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Joseph Tisiga: True From False (theme #19)

Theme: True From False


The Musée d'art de Joliette’s current exhibitions raise in different ways the thorny question of cultural appropriation. As I wrote in the text IN DIALOGUE, displayed at the entrance of the galleries: the notions of context, ownership, and authority are central to understanding the gesture of appropriation and its consequences. Appropriation consists of borrowing, usurping, copying, without permission, an image or object that is not our own, and using it out of its original context. When this gesture generates a profit (symbolic or pecuniary), it accentuates the unfair balance of power between the two parties involved and thus amplifies the feeling of injustice. All the more so when the appropriated object or symbol plays a vital role in the economic and cultural health of the looted community.


In her blog âpihtawikosisân, Chelsea Vowel refers to the guide to good practices developed by Simon Fraser University in British Columbia. This guide reminds us that appropriation, understood as the exchange, circulation of ideas, and inspiration between different groups, is a common gesture in all societies since people and cultures do not live in a vacuum. However, it points out that this gesture becomes problematic when made to the detriment of a group and done unilaterally.


Joseph Tisiga, view of the exhibition Somebody Nobody Was... at Musée d'art de Joliette, 2020.

Photo: Paul Litherland.


Sitting at the center of Kaska Dena artist Joseph Tisiga’s exhibition, the installation Oliver Jackson Works suggests ways to consider the history of appropriation and its consequences. Tisiga's work consists of a display of objects – sculptures, masks, clothing – created by the English craftsman Oliver Jackson after his arrival in Canada in the 1920s. Fascinated since childhood by books about Indigenous cultures, Jackson created hundreds of imitations of Indigenous objects (common and symbolic) by mixing different aesthetics and teaching himself the techniques required to make them. He even created a museum in Kelowna in the mid-1950s, which was open to the public and school groups until 1981. Although he never suggested that these objects were authentic, they certainly served as reference for many visitors and citizens. Tisiga recounts that the City of Kelowna even organized parades during which members of the Indigenous community were asked to wear clothing created by Jackson.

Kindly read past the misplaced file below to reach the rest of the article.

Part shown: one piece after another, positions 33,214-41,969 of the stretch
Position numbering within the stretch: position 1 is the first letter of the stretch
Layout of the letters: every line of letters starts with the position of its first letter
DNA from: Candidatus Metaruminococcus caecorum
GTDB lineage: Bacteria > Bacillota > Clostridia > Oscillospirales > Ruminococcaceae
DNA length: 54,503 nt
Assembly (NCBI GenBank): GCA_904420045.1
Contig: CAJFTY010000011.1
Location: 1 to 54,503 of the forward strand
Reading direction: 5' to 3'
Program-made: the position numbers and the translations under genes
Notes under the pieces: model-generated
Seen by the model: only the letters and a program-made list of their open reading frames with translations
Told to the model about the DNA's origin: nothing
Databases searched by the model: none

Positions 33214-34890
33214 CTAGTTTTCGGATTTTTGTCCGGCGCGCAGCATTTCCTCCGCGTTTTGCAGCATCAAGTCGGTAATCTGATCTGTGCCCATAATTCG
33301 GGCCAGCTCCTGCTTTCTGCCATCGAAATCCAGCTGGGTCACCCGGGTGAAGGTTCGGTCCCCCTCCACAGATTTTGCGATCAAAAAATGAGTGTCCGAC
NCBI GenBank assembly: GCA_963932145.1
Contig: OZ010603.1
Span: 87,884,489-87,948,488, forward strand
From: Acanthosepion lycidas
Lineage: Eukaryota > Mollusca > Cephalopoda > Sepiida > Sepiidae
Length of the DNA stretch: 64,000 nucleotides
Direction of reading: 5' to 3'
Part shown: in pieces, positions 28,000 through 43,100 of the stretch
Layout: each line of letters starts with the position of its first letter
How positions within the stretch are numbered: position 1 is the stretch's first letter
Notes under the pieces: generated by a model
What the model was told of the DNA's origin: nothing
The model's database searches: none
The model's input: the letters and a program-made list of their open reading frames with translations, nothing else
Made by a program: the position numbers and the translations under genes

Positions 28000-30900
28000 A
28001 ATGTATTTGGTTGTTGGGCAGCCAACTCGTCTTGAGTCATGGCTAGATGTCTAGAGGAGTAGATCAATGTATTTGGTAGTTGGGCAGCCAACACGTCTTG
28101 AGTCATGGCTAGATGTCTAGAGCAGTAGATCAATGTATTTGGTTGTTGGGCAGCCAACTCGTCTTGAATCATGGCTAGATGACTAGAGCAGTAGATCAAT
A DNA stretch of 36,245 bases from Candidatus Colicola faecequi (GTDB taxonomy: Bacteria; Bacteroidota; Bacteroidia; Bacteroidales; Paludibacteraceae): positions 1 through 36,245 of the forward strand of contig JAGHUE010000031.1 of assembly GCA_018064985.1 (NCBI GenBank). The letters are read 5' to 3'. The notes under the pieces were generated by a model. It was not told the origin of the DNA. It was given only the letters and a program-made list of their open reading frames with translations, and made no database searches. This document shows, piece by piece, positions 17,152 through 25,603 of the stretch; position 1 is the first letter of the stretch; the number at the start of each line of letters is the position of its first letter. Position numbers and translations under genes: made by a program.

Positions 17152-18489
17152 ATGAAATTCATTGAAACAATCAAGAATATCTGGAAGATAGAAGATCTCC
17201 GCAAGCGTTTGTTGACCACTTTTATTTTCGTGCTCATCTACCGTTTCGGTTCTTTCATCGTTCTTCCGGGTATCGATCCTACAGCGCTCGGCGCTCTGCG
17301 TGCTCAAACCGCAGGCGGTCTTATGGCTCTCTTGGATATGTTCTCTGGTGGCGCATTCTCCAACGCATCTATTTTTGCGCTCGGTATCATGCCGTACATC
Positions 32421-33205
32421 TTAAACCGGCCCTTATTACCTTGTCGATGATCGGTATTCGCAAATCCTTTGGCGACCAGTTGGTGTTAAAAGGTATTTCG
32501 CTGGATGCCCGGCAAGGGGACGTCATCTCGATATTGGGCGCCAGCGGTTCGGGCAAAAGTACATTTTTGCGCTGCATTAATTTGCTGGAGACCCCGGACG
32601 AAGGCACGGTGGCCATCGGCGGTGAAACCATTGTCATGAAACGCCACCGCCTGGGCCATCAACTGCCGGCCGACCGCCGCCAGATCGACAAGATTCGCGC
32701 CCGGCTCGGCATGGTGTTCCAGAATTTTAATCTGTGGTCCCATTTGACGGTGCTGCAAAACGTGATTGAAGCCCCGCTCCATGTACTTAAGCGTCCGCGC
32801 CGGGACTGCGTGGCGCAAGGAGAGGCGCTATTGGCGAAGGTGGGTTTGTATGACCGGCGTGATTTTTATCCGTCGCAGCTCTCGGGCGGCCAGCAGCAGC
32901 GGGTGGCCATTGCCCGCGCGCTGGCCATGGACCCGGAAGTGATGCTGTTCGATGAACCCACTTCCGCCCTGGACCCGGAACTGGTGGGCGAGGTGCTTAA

Why this importance given to these "fake" objects ? It is because from 1884 to 1951, the Indian Act prohibited the holding of traditional Potlach ceremonies. This led to a decreasing production of the objects at the heart of this practice and to the seizure of several items that were sometimes later found in museum collections. Indigenous communities were deprived of the right to hold ceremonies where these objects were meaningful, and had them confiscated if they defied this prohibition. All the while, "fake" Indigenous items were circulating freely and could be produced by non-Indigenous people who made a profit from them. This historical example helps to highlight the reasons why the issue of cultural appropriation is sensitive and why mistrust remains even when actions are taken with good intentions. The gesture of appropriation revives painful memories that contribute to a deep and growing sense of injustice, as the practice continues to this day.